scientificName Complete scientific name including author and year
kingdom Kingdom name
phylum Phylum name
class Class name
order Order name
family Family name
genus Genus name
specificEpithet Specific epithet
infraspecificEpithet Infraspecific epithet, when available
taxonRank Lowest taxonomic rank of the record
scientificNameAuthorship Name of the author of the lowest taxon rank included in the record

Additional information

We observed and identified 82,985 birds belonging to 26 families, including 108 species or subspecies. Families Scolopacidae (32 species) and Anatidae (24 species) were the most diverse while three species corresponded to 47.8% of all observed/identified birds (Table 1): Calidris alba (18,856), Charadrius alexandrinus alexandrinus (10,726) and Arenaria interpres (10,074). The Order Charadriformes, with 63,671 individuals observed, corresponds to 75.7% of all birds from this work (Table 1). This abundance of waders is certainly an expected feature on wetlands. Eleven species were represented by a single individual observation and 38 by ten or less individuals.

Table 1.

List of Aves and their abundance in the three coastal wetlands of Praia da Vitória, Terceira Island, Azores, Portugal (Paul da Praia da Vitória (PPV), Paul do Belo Jardim (PBJ) and Paul da Pedreira do Cabo da Praia (PPCP), indicating Order, Family and both breeding status (b) and colonisation status (END – endemic from Azores; MAC – endemic from Macaronesia; n = native non-endemic; i = introduced).

Order Family Taxon Status PPV PBJ PPCP Total
Anseriformes Anatidae Aix galericulata 1 1
Anseriformes Anatidae Aix sponsa 1 1
Anseriformes Anatidae Anas acuta 302 1 96 399
Anseriformes Anatidae Anas americana 1237 33 1270
Anseriformes Anatidae Anas carolinensis 9 9
Anseriformes Anatidae Anas clypeata 1 1
Anseriformes Anatidae Anas crecca 94 235 329
Anseriformes Anatidae Anas discors 117 147 264
Anseriformes Anatidae Anas penelope 689 30 719
Anseriformes Anatidae Anas querquedula 14 16 30
Anseriformes Anatidae Anas strepera 22 22
Anseriformes Anatidae Anser cygnoides 37 37
Anseriformes Anatidae Aythya affinis 295 1 296
Anseriformes Anatidae Aythya americana 27 27
Anseriformes Anatidae Aythya collaris 531 6 38 575
Anseriformes Anatidae Aythya ferina 12 3 15
Anseriformes Anatidae Aythya fuligula 654 7 661
Anseriformes Anatidae Aythya marila 296 296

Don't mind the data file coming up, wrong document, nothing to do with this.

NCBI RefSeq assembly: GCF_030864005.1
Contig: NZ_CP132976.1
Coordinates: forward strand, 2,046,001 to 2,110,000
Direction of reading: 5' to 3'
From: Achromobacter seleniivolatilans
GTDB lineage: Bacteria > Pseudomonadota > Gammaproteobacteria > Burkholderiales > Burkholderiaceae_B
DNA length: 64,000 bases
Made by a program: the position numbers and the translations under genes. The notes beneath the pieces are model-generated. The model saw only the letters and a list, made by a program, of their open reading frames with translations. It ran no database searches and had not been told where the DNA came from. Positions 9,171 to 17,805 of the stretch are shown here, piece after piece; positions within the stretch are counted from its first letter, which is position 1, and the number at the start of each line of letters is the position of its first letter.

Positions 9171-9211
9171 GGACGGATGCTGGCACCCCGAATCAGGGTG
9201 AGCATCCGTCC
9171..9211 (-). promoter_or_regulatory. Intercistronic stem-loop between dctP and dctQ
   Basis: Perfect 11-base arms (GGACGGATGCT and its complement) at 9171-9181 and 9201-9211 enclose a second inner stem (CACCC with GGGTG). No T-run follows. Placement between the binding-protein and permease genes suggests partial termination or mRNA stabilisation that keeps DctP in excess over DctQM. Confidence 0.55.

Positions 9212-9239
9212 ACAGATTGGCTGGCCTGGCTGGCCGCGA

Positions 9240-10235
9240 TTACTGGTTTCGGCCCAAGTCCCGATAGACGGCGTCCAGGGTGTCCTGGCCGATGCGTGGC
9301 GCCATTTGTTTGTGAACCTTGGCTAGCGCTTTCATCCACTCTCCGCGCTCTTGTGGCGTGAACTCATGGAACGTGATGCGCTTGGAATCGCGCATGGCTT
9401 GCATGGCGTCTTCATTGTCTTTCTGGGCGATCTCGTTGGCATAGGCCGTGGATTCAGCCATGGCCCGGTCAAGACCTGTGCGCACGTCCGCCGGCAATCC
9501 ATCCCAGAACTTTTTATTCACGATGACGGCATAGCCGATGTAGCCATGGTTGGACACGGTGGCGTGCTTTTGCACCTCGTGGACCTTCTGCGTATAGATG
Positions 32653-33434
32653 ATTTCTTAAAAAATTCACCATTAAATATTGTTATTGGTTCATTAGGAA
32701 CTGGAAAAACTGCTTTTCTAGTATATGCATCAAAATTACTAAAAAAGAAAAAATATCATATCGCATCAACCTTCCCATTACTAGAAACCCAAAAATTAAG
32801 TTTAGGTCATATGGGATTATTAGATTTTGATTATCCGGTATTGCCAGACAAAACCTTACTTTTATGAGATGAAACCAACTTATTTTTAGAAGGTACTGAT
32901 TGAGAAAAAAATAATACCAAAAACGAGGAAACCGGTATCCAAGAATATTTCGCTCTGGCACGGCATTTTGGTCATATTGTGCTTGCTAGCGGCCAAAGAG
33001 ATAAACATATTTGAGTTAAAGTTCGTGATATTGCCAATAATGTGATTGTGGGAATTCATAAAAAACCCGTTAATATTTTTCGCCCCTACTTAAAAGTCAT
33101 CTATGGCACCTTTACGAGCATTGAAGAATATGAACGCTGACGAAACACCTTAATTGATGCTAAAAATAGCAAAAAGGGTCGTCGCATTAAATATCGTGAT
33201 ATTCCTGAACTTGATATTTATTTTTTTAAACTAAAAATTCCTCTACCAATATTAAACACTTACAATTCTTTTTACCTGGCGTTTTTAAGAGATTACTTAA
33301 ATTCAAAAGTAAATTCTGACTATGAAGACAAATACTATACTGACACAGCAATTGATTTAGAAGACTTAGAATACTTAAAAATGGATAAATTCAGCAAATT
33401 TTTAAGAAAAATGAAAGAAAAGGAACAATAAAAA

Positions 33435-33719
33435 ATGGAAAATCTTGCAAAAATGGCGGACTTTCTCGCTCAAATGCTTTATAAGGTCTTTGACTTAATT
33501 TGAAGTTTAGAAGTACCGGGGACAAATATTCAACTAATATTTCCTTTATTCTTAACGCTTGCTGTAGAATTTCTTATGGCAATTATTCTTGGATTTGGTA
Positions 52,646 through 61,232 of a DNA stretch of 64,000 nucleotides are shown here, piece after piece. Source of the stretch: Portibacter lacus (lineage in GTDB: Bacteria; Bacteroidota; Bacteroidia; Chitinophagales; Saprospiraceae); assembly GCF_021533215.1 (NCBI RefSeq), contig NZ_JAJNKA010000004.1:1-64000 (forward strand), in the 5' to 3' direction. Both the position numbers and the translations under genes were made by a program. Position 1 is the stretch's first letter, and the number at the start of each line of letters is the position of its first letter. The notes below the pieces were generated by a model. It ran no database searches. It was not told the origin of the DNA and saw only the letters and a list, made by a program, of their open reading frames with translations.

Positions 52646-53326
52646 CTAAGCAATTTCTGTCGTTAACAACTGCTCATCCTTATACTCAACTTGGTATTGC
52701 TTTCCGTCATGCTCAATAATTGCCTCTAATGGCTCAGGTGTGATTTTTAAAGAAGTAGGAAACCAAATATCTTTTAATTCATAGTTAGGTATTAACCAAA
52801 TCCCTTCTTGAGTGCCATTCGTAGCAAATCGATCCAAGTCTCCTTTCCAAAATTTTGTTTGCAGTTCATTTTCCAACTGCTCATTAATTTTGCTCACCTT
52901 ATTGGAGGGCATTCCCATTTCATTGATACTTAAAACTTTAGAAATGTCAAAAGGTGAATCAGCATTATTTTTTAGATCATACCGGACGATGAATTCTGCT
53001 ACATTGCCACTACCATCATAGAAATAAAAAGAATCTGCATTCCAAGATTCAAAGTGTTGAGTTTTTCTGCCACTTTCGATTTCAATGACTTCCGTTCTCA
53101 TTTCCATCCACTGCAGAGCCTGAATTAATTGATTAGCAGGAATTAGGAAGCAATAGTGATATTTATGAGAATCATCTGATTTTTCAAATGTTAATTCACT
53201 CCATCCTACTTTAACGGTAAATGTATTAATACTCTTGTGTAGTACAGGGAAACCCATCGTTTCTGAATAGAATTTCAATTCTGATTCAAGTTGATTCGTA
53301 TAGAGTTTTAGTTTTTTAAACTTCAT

Anseriformes Anatidae Branta bernicla 7 3 10
Anseriformes Anatidae Branta canadensis 8 8
Anseriformes Anatidae Bucephala clangula 5 5
Anseriformes Anatidae Clangula hyemalis 4 4
Anseriformes Anatidae Lophodytes cucullatus 64 64
Anseriformes Anatidae Tadorna tadorna 14 14
Charadriiformes Charadriidae Charadrius alexandrinus alexandrinus b / n 7 529 10190 10726
Charadriiformes Charadriidae Charadrius hiaticula 9 964 973
Charadriiformes Charadriidae Charadrius semipalmatus 2 124 126
Charadriiformes Charadriidae Pluvialis apricaria 18 18
Charadriiformes Charadriidae Pluvialis dominica 14 14
Charadriiformes Charadriidae Pluvialis fulva 18 18
Charadriiformes Charadriidae Pluvialis squatarola 225 2970 3195
Charadriiformes Charadriidae Vanellus vanellus 3 3
Charadriiformes Haematopodidae Haematopus ostralegus 1 1
Charadriiformes Laridae Chroicocephalus philadelphia 1 1
Charadriiformes Laridae Chroicocephalus ridibundus 95 425 71 591
Charadriiformes Laridae Larus argentatus 2 2
Charadriiformes Laridae Larus delawarensis 12 12
Charadriiformes Laridae Larus fuscus 153 153
Charadriiformes Laridae Larus glaucoides glaucoides 13 1 14
Charadriiformes Laridae Larus hyperboreus 7 1 8
Charadriiformes Laridae Larus marinus 70 2 72
Charadriiformes Laridae Larus michahellis atlantis b / END 171 8893 731 9795
Charadriiformes Laridae Rissa tridactyla 2 4 2 8
Charadriiformes Scolopacidae Actitis hypoleucos 3 1 14 18
Charadriiformes Scolopacidae Actitis macularius 3 3
Charadriiformes Scolopacidae Arenaria interpres 7 10067 10074
Charadriiformes Scolopacidae Calidris alba 5 370 18481 18856
Charadriiformes Scolopacidae Calidris alpina 557 557
Charadriiformes Scolopacidae Calidris bairdii 15 15
Charadriiformes Scolopacidae Calidris canutus 902 902
Charadriiformes Scolopacidae Calidris ferruginea 671 671
Charadriiformes Scolopacidae Calidris fuscicollis 381 381
Charadriiformes Scolopacidae Calidris mauri 2 2
Charadriiformes Scolopacidae Calidris melanotos 98 98
Charadriiformes Scolopacidae Calidris minuta 355 355
Charadriiformes Scolopacidae Calidris minutilla 46 46
Charadriiformes Scolopacidae Calidris pusilla 1 556 557
Charadriiformes Scolopacidae Calidris temminckii 4 4
Charadriiformes Scolopacidae Gallinago delicata 2 2
Charadriiformes Scolopacidae Gallinago gallinago gallinago b / n 1 22 23
Charadriiformes Scolopacidae Limnodromus griseus 101 101
Charadriiformes Scolopacidae Limnodromus scolopaceus 3 3
Charadriiformes Scolopacidae Limosa lapponica 197 197
Charadriiformes Scolopacidae Limosa limosa 1 2761 2762